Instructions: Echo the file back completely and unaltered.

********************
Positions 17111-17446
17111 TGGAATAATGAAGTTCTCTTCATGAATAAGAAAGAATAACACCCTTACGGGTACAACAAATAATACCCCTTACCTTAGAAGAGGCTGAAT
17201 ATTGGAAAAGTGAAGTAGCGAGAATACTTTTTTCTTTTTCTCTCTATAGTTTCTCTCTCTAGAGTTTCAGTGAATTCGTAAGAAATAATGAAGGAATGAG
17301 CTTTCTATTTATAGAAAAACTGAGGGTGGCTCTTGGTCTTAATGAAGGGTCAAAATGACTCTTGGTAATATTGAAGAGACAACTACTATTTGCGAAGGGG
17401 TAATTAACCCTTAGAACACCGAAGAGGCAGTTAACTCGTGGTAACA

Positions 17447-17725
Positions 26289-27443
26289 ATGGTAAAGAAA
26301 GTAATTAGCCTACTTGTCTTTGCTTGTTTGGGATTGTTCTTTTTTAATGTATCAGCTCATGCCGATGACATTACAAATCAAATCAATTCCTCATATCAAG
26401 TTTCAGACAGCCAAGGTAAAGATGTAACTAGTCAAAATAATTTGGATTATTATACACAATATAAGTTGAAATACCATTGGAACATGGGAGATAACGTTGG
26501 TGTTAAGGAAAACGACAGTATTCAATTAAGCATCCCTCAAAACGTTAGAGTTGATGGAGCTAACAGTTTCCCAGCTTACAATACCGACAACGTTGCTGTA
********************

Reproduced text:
Positions 17111-17446
17111 TGGAATAATGAAGTTCTCTTCATGAATAAGAAAGAATAACACCCTTACGGGTACAACAAATAATACCCCTTACCTTAGAAGAGGCTGAAT
17201 ATTGGAAAAGTGAAGTAGCGAGAATACTTTTTTCTTTTTCTCTCTATAGTTTCTCTCTCTAGAGTTTCAGTGAATTCGTAAGAAATAATGAAGGAATGAG
17301 CTTTCTATTTATAGAAAAACTGAGGGTGGCTCTTGGTCTTAATGAAGGGTCAAAATGACTCTTGGTAATATTGAAGAGACAACTACTATTTGCGAAGGGG
17401 TAATTAACCCTTAGAACACCGAAGAGGCAGTTAACTCGTGGTAACA

Positions 17447-17725
Positions 26289-27443
26289 ATGGTAAAGAAA
26301 GTAATTAGCCTACTTGTCTTTGCTTGTTTGGGATTGTTCTTTTTTAATGTATCAGCTCATGCCGATGACATTACAAATCAAATCAATTCCTCATATCAAG
26401 TTTCAGACAGCCAAGGTAAAGATGTAACTAGTCAAAATAATTTGGATTATTATACACAATATAAGTTGAAATACCATTGGAACATGGGAGATAACGTTGG
26501 TGTTAAGGAAAACGACAGTATTCAATTAAGCATCCCTCAAAACGTTAGAGTTGATGGAGCTAACAGTTTCCCAGCTTACAATACCGACAACGTTGCTGTA